Sunday, April 19, 2009

ethics of public relations

Nancy's blog reminded me of something I have been thinking about for a while. I have thought a lot about the issue of ethics in advertising and public relations since we talked about them in class. (ps... I am in public relations) I have been sort of torn up inside because I don't think I could lie to the press about something that needed to get out to the public, despite what company I work for. The more and more I think about it I feel like public relations representatives have to be deceiving and only look out for their own companies. I don't think I could do that for a living. I am currently working with a public relations agency and I feel like everything we do has an angle to it, everything is done just to give traffic for the companies they work for. As far as working with the press I feel like they have to wiggle their way into getting something for free in say a feature story, but shove as much advertising in there as possible. It doesn’t seem right! It may just be this particular firm and public relations representatives definitely have their place in society, but it may not be in me. Anyone else feeling this way? Any advice?


  1. I routinely have the same thoughts about going into the Public Relations field. This is certainly why PR students and individuals who work in PR get such a bad rap, especially from journalists. It's because there is so much potential for dishonesty, deceit, and, on a more subtle level, the framing of a story in this field. But I don't think it has to be like that. I think if you decide to work for a company that is ethical and that may provide a very, fundamental and important need for other words: a company you respect, then there's no reason why your advertising and writing wouldn't reflect the truth. I think it all comes down to finding a job like that. Ideally, I want to do PR for a great non-profit organization...something I would feel good about doing rather than something where I would feel like I would be compromising ethical standards in order to turn a profit. I used to be a print journalism major and I kinda despised the field of PR as well, and then I took my first PR class and got involved in a project for CAPSA and it kinda changed my perspective about the possibilities of PR and I realized that I could represent and help an organization that is worth supporting. Anyway, long post, by that's my two cents.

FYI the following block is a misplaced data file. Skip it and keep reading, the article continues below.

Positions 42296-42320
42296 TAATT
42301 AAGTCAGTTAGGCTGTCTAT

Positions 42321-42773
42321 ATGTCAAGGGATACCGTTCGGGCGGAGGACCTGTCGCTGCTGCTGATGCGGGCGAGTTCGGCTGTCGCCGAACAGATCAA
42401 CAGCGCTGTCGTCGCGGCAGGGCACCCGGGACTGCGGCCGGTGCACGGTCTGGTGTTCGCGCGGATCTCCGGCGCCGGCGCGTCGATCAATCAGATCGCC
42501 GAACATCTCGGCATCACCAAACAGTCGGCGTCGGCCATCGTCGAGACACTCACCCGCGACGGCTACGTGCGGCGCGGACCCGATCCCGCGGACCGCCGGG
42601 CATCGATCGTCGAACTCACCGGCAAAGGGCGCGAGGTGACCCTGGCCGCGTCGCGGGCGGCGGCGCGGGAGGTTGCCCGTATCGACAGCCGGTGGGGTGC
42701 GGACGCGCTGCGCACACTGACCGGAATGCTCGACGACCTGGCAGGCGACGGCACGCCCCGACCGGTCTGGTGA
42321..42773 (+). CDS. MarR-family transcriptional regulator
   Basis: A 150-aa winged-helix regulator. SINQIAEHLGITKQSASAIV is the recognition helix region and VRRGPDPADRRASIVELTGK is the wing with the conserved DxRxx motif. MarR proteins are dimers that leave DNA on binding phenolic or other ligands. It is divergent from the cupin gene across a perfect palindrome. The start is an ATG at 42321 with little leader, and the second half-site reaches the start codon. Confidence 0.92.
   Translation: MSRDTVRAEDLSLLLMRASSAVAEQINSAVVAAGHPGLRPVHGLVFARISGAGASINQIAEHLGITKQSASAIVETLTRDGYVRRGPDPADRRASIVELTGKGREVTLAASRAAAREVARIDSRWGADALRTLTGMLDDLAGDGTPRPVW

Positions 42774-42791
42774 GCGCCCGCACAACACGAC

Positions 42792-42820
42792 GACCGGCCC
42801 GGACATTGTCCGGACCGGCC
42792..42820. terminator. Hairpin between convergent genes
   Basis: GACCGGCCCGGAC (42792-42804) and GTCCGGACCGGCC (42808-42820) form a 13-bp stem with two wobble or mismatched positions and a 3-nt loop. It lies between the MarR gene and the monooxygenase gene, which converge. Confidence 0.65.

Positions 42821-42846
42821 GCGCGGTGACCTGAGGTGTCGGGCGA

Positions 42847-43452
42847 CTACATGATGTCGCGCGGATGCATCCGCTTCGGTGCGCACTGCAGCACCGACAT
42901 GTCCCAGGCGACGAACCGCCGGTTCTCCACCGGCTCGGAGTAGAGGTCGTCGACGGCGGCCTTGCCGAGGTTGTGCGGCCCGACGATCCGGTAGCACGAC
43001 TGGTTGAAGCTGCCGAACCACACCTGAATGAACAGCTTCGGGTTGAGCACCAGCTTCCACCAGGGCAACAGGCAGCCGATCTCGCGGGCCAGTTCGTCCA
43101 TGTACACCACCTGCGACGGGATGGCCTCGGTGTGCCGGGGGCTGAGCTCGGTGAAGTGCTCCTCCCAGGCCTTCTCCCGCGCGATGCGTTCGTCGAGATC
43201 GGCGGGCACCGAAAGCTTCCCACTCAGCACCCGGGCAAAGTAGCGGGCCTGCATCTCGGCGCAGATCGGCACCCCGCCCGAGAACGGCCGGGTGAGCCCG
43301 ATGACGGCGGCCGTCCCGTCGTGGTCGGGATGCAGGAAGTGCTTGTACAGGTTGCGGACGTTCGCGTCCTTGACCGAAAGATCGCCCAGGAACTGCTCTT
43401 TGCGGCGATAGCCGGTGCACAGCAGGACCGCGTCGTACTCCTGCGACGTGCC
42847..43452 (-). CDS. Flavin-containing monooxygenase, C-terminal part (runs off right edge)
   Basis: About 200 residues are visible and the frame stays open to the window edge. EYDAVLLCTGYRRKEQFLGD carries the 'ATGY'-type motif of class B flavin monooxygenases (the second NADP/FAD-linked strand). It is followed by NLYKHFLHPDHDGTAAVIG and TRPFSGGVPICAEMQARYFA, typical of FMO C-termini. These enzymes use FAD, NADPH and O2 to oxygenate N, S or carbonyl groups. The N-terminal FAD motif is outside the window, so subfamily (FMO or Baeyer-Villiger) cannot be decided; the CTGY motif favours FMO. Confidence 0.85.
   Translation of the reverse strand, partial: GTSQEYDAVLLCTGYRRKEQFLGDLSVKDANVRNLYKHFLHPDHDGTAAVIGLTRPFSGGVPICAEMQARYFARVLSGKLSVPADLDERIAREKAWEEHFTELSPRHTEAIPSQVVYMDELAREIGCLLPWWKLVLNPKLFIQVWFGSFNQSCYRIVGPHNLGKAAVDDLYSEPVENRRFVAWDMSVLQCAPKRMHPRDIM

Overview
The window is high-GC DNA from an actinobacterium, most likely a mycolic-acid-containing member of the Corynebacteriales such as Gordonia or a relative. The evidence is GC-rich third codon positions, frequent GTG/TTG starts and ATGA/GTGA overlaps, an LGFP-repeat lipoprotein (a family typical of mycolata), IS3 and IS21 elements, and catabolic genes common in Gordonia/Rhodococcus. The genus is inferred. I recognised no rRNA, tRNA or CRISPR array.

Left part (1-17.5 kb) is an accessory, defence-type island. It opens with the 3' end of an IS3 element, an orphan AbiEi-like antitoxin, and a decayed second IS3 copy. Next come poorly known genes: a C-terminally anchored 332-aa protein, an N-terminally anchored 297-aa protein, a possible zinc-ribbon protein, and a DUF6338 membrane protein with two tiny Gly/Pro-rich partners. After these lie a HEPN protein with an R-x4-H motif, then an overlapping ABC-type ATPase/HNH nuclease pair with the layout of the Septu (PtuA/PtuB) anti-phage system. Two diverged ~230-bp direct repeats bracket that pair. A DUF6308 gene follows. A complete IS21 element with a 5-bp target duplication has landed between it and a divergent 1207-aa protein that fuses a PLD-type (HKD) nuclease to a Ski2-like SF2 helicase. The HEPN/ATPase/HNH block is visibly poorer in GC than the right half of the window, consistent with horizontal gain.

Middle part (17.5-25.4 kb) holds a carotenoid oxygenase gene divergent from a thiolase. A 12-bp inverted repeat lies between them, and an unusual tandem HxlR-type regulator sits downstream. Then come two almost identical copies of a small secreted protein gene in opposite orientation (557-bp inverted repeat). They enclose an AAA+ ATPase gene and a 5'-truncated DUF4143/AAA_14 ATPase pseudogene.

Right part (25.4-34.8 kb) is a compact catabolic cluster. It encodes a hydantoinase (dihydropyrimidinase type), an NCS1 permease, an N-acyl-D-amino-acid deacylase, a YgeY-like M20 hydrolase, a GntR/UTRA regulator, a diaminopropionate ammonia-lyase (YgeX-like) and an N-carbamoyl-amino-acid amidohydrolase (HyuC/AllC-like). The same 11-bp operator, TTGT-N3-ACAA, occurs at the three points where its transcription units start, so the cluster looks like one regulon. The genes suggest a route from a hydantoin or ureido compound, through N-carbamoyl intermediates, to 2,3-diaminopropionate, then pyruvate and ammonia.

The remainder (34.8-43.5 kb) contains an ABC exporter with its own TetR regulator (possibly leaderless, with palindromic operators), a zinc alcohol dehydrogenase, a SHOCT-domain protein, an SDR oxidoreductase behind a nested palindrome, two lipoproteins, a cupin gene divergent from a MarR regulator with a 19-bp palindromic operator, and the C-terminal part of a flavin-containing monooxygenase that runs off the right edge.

2. I'm a print major, but I understand and sympathize with your plight. I've thought of it often, actually, just because of the contention that goes on between print journalists and PR people, which is really inane. But it doesn't have to be like that. They are two entirely different fields with different goals that need to learn how to work together. PR is not journalism, and the other way around, and people need to respect that. PR people feed journalists stories, journalists prepare the stories for the news and print them. It's supposed to be a symbiotic relationship. Don't let the contention sway you! And just because you are not a journalist reporting the facts every day does not mean you are deceitful. Yes, there are corrupt PR organizations out there with weasely PR people, but there are corrupt organizations in a lot of fields. :) Yes, there are some professionals who have, unfortunately created some negative stereotypes for your field. But we print journalists are called deceitful and smarmy as well because of corrupt people in our industry! So if a print person is pointing fingers at you, tell them to stick it. You're doing YOUR job. And I agree with Mack- it does not have to be like that. You create your profession for yourself by deciding what kind of organizations to be involved with. My mother has made an honorable career as a PR director for many, many years. I don't know all the details of her career, and I'm sure she's had struggled with ethical issues involving clients, but I think that's part of the job. I definitely think you can make a great PR career if you make the right choices. And that's straight from the mouth of a print journalist.